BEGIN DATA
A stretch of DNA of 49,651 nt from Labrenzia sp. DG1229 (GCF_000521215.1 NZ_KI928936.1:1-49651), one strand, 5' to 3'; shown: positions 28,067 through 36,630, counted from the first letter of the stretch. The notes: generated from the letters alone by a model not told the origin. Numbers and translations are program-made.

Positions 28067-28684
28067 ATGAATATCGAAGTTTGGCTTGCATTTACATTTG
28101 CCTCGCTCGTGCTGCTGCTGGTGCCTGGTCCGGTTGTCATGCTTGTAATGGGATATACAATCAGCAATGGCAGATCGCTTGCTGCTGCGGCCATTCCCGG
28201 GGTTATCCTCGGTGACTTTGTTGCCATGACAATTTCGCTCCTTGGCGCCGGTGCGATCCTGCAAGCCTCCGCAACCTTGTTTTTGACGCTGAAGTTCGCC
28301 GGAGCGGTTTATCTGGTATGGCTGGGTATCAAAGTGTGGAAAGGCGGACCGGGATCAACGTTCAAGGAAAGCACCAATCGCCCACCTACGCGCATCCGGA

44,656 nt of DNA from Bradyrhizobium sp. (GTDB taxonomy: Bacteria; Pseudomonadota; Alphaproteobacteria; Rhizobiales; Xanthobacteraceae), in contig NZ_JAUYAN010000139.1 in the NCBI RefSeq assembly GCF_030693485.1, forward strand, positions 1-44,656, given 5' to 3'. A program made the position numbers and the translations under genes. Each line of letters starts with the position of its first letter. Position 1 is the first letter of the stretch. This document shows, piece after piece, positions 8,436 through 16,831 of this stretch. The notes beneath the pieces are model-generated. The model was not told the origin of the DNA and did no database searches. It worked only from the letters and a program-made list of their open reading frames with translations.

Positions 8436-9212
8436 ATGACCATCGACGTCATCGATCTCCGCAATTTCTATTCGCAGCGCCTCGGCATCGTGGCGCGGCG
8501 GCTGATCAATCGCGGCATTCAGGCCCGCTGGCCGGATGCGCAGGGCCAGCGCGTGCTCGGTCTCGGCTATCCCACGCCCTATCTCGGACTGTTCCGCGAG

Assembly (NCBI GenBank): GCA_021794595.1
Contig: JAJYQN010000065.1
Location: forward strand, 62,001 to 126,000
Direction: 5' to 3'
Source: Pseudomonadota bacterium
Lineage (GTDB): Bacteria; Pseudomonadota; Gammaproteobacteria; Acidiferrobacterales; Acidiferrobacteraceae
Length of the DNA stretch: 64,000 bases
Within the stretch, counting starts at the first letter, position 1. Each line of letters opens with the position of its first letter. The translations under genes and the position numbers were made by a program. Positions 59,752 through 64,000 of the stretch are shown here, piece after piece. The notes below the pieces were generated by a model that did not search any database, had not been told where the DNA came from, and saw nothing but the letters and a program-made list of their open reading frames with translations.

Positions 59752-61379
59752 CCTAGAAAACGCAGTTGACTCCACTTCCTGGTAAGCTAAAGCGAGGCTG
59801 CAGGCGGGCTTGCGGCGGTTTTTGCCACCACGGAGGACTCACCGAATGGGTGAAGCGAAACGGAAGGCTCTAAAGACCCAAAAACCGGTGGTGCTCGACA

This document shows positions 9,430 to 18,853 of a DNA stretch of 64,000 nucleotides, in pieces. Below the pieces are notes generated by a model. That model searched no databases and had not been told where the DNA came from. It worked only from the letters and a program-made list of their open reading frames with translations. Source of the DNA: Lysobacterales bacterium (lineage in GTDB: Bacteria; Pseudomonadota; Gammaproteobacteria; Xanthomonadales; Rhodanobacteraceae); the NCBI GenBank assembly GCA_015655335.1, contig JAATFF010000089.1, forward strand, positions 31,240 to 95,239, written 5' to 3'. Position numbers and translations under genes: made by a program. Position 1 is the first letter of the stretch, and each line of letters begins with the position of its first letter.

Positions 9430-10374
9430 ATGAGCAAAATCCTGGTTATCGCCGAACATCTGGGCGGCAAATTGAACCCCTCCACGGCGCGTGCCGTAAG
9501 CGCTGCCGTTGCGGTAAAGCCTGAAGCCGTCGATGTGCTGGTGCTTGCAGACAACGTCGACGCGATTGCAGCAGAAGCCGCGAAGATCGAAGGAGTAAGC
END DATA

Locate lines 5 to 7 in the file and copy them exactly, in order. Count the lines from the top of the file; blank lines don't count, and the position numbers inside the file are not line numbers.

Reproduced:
28201 GGTTATCCTCGGTGACTTTGTTGCCATGACAATTTCGCTCCTTGGCGCCGGTGCGATCCTGCAAGCCTCCGCAACCTTGTTTTTGACGCTGAAGTTCGCC
28301 GGAGCGGTTTATCTGGTATGGCTGGGTATCAAAGTGTGGAAAGGCGGACCGGGATCAACGTTCAAGGAAAGCACCAATCGCCCACCTACGCGCATCCGGA

44,656 nt of DNA from Bradyrhizobium sp. (GTDB taxonomy: Bacteria; Pseudomonadota; Alphaproteobacteria; Rhizobiales; Xanthobacteraceae), in contig NZ_JAUYAN010000139.1 in the NCBI RefSeq assembly GCF_030693485.1, forward strand, positions 1-44,656, given 5' to 3'. A program made the position numbers and the translations under genes. Each line of letters starts with the position of its first letter. Position 1 is the first letter of the stretch. This document shows, piece after piece, positions 8,436 through 16,831 of this stretch. The notes beneath the pieces are model-generated. The model was not told the origin of the DNA and did no database searches. It worked only from the letters and a program-made list of their open reading frames with translations.